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Oct 09 2020

Pondering the Pundits

Pondering the Pundits” is an Open Thread. It is a selection of editorials and opinions from around the news media and the internet blogs. The intent is to provide a forum for your reactions and opinions, not just to the opinions presented, but to what ever you find important.

Thanks to ek hornbeck, click on the link and you can access all the past “Pondering the Pundits”.

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Paul Krugman: Trump Is Killing the Economy Out of Spite

So what will he do if he loses the election?

Last year Donald Trump called Nancy Pelosi, the House speaker, a “nasty, vindictive, horrible person.” Actually, she isn’t — but he is.

Trump’s vindictiveness has become a major worry as the election approaches. He has already signaled that he won’t accept the result if he loses, which seems increasingly likely though not certain. Nobody knows what chaos, possibly including violence, he may unleash if the election doesn’t go his way.

Even aside from that concern, however, a defeated Trump would still be president for two and a half months. Would he spend that time acting destructively, in effect taking revenge on America for rejecting him?

Well, we got a preview of what a lame-duck Trump presidency might look like Tuesday. Trump hasn’t even lost yet, but he abruptly cut off talks on an economic relief package millions of Americans desperately need (although as of Thursday he seemed to be backtracking). And his motivation seems to have been sheer spite.

Eugene Robinson: Trump’s frantic desperation will only get worse

Another day, another flood of dangerous and offensive nonsense.

Predictions are risky these days, but I make this one confidently: President Trump’s frantic desperation at the prospect of losing the election will only get worse. Probably much worse.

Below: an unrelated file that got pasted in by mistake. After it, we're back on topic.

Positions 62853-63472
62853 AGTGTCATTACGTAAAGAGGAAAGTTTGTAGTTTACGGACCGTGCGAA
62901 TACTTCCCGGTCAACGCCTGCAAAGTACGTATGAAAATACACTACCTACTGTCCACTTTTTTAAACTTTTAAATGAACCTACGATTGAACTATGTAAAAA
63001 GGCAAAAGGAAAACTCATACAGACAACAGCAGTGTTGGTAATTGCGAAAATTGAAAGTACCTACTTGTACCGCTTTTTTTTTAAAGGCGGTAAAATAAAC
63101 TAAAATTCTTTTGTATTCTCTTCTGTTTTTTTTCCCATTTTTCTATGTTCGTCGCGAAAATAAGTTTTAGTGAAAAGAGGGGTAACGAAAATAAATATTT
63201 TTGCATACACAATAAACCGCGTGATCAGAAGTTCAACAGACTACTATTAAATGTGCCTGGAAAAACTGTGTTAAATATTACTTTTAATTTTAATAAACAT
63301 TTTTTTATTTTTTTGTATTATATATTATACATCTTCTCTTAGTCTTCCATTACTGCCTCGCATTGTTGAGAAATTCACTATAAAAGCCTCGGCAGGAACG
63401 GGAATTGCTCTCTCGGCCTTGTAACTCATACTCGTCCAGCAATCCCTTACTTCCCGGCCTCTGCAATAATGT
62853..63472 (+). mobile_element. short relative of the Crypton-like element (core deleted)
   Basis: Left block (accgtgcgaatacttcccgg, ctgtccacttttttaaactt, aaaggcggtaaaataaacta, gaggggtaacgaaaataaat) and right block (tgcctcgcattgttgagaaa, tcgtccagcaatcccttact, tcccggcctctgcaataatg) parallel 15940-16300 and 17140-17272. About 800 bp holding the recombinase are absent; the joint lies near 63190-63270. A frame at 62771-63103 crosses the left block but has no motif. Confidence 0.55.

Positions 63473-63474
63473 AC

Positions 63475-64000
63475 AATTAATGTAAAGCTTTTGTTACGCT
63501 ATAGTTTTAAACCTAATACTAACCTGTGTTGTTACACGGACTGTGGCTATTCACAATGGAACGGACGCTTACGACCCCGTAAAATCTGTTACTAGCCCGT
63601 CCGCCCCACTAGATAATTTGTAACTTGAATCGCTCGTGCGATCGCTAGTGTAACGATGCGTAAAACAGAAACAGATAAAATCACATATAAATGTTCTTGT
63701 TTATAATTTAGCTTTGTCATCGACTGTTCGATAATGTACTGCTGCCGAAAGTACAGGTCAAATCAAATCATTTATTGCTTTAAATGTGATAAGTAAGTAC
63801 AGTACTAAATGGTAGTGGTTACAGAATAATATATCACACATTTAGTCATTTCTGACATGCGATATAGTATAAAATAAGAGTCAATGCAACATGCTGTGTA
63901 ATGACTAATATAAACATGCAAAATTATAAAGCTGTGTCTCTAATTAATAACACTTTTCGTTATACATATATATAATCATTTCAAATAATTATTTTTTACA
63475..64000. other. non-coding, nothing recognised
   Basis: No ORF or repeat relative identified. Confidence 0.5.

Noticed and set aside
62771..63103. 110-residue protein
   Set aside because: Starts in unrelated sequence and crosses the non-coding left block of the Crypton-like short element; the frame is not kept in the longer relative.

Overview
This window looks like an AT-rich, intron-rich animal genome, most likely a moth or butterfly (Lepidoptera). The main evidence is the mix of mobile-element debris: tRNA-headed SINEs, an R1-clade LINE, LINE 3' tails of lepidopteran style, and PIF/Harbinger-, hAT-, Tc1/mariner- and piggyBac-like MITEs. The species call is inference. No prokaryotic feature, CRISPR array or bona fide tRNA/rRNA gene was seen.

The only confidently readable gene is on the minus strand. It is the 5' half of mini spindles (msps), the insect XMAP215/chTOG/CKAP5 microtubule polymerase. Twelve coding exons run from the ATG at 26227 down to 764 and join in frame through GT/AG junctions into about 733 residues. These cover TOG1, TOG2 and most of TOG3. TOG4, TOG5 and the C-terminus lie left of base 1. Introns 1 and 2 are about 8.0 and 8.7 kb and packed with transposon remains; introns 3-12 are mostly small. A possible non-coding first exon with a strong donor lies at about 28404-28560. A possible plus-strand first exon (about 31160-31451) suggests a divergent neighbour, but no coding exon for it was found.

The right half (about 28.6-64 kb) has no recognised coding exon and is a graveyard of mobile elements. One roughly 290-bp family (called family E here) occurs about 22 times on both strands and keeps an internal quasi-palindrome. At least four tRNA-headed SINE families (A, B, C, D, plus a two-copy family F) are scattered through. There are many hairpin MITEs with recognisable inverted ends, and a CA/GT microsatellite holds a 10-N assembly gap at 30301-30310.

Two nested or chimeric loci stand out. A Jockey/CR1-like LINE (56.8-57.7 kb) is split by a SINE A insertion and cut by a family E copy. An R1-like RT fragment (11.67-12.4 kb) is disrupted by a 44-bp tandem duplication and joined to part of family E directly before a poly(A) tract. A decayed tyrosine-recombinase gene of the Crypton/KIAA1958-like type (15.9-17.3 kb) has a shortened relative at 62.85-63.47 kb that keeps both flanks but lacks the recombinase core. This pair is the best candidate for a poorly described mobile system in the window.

I know that seems impossible, given the volume of vitriol now spewing hourly from the president. And I know it makes no political sense for Trump to continue to sound like a deranged end-of-days preacher yelling at random passersby. But nothing in Trump’s history suggests he will abandon his reelection “strategy” of unceasing bombast, transparent lies, manufactured grievance, unhinged conspiracy-mongering and an unforgivable attempt to disrupt the electoral process itself. [..]

The most important thing we can do is vote. Republicans can make it inconvenient for voters to cast their ballots, but they can’t make it impossible. Vote early by mail and track your ballot online. Vote early in person, wearing a mask and taking all precautions. Have a plan for Election Day, and follow through. Be patient, be determined, don’t give up.

And as for Trump, let him howl at the moon all he wants. He’s scared. And he has good reason to be.

Gretchen Whitmer: I will hold the president accountable for endangering and dividing America
Gretchen Whitmer, a Democrat, is governor of Michigan.

When I addressed the people of Michigan on Thursday to comment on the unprecedented terrorism, conspiracy and weapons charges against 13 men, some of whom were preparing to kidnap and possibly kill me, I said, “Hatred, bigotry and violence have no place in the great state of Michigan.” I meant it. But just moments later, President Trump’s campaign adviser, Jason Miller, appeared on national television accusing me of fostering hatred.